And these discussions don’t address the deeply regressive payroll taxes. I imagine the percent of his income that LeBron James puts into FICA will be a decimal followed by a string of zeros out to the horizon.

        I’ve never seen the “nearly half of all households paying no income taxes” disaggregated to disclose who those, in the words of the WSJ, “lucky duckies” are. I realize there were tax cuts last year, but I happened to have the 1040 booklet from 2007 around, so I checked the tax tables, and as far as I can tell–and I am no expert on this–when taxable income reaches $5, the tax is $1; to get $5 worth of taxable income a married couple filing jointly with no special exemptions would have an income of $17,505. Unless we assume that all families have twenty kids, this doesn’t square at all with claims about median family income. Who are these households? Elderly couples living exclusively on Social Security? Families on welfare? Military families with the wage earner deployed in a combat zone? Who of these do you want to tax to give a hedge fund manager a break?

      5. Mike Kennedy says:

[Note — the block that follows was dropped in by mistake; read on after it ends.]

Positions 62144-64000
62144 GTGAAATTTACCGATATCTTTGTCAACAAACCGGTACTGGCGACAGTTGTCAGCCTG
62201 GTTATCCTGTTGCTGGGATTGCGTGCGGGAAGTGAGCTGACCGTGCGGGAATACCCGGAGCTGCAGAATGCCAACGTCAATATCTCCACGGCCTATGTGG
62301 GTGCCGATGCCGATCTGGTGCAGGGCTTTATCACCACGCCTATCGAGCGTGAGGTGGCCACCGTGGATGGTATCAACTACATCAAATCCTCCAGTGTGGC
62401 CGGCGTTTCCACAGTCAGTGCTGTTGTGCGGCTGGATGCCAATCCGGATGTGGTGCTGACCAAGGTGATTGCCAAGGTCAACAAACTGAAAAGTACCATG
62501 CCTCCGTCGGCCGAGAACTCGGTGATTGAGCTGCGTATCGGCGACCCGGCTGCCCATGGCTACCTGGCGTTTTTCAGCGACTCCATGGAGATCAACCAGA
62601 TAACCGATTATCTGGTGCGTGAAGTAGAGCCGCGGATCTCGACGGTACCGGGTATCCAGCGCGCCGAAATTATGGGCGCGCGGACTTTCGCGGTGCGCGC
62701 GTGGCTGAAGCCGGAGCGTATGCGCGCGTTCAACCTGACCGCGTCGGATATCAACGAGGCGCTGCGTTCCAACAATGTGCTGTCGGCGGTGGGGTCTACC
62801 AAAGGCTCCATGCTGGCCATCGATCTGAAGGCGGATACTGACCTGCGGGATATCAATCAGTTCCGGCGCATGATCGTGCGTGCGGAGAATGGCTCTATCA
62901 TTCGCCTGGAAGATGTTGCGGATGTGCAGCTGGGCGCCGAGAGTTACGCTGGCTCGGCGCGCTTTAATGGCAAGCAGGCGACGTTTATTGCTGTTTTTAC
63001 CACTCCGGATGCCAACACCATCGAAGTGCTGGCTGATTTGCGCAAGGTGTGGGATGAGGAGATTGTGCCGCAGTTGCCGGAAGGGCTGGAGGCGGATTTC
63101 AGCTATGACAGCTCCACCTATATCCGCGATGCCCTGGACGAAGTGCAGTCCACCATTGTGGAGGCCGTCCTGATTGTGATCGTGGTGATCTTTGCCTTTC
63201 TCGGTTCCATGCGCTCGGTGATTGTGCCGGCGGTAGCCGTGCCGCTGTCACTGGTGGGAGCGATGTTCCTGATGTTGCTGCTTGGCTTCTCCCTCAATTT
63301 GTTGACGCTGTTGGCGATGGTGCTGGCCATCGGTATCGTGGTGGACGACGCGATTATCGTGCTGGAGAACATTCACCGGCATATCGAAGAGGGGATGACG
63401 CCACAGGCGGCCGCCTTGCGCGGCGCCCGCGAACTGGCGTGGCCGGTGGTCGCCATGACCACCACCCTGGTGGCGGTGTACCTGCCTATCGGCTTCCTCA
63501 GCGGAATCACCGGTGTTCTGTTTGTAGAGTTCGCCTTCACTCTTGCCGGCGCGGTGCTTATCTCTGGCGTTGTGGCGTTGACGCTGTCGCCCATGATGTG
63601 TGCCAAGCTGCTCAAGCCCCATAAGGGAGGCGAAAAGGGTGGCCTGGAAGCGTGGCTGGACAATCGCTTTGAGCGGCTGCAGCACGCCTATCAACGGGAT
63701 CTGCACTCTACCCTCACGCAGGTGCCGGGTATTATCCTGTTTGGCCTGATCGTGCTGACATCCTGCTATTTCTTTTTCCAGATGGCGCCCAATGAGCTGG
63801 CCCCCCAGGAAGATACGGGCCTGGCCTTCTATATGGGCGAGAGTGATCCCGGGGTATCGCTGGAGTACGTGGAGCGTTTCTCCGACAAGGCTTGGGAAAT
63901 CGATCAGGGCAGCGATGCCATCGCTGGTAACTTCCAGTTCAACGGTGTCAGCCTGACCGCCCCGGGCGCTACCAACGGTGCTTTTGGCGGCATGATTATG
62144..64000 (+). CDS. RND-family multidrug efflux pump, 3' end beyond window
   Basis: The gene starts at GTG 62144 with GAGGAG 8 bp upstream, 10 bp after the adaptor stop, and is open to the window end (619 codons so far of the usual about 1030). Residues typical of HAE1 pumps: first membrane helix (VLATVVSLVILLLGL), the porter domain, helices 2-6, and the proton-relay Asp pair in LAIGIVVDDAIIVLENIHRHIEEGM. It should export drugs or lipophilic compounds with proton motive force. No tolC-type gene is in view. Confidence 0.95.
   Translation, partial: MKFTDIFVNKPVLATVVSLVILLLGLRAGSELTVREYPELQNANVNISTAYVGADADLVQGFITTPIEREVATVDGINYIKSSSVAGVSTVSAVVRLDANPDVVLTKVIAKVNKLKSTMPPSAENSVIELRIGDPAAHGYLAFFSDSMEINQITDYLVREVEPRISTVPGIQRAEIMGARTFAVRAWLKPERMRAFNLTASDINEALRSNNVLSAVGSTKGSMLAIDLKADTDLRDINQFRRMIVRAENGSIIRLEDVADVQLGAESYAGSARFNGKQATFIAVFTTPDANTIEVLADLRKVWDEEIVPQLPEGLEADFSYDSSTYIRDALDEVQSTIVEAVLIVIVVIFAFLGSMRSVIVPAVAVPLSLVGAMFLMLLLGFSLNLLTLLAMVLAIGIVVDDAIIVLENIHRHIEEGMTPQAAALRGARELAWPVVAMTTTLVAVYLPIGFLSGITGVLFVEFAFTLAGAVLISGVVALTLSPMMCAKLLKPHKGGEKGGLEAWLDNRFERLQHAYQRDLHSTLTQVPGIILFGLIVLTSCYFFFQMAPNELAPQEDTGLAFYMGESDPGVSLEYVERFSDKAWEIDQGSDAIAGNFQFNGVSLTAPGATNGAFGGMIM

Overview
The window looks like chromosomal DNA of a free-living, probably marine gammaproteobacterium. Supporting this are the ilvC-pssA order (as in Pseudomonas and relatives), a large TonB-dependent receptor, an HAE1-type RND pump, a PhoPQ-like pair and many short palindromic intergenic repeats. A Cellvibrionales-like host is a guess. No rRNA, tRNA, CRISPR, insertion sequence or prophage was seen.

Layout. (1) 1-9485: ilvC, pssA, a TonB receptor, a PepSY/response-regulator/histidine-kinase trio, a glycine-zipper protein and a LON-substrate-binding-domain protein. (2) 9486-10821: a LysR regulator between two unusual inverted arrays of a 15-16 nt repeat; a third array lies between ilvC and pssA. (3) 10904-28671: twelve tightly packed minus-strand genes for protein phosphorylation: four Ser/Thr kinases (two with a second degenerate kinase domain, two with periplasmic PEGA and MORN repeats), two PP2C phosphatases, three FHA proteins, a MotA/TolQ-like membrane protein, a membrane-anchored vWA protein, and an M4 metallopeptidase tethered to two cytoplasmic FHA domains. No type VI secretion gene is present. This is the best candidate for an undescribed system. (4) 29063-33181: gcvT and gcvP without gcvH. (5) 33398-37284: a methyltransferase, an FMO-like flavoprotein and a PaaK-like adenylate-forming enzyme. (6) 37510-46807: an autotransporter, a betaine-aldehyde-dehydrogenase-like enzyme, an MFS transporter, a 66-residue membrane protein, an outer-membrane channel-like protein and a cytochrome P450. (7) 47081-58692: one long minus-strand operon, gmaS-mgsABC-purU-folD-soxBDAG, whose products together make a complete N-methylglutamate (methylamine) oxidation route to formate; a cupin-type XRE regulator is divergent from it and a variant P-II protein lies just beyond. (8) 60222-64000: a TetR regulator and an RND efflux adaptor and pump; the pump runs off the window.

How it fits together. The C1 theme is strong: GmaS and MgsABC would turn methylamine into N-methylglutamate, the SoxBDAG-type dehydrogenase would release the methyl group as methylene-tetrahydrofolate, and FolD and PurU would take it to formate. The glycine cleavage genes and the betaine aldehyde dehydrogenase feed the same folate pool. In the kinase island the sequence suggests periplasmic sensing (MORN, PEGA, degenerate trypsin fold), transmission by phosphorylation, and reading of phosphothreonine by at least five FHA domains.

Uh, the lawyer who wrote the piece in the Strib that Mr. Sherman is referring to isn’t factually correct.

        According to the latest Federal Reserve stats, the wealthiest 1 percent held 34.3 percent of the nation’s wealth; so I don’t know how the author of that piece is calculating his numbers, but I hope he is a better lawyer than an economist.

        I know most liberals want to redistribute wealth according to what is “fair” in their eyes, but if we are going to argue free market vs. redistribution, let’s at least have the debate based on facts instead of hype.

        It’s easy to make up numbers or perpetuate incorrect ones. As Steven Wright says, 42.7 percent of all statistics are made up on the spot.

        Additionally, make up your mind about what you are arguing about. Are you saying the rich have too high of incomes? Or are you arguing they have too many assets? Or both? There isn’t anything remotely unfair about the FEDERAL or STATE income taxes. They are progressive, not regressive. I personally favor a flat tax with no deductions.

  3. Joe Loveland says:

    The Minnesota Publius blog today points out that Emmer’s Research Director David Strom evidently thinks he has confiscated his boss’s beloved shovel. Apparently Strom secretly whispered on Twitter, where no one else could hear:

    1. We know this is a problem. Today is the last day. Over. Done. No Mas. Just help us stay on message: courage and willingness to listen. DS. 2. No more tip credit after today. We won’t win the issue. DS”

  4. Newt says: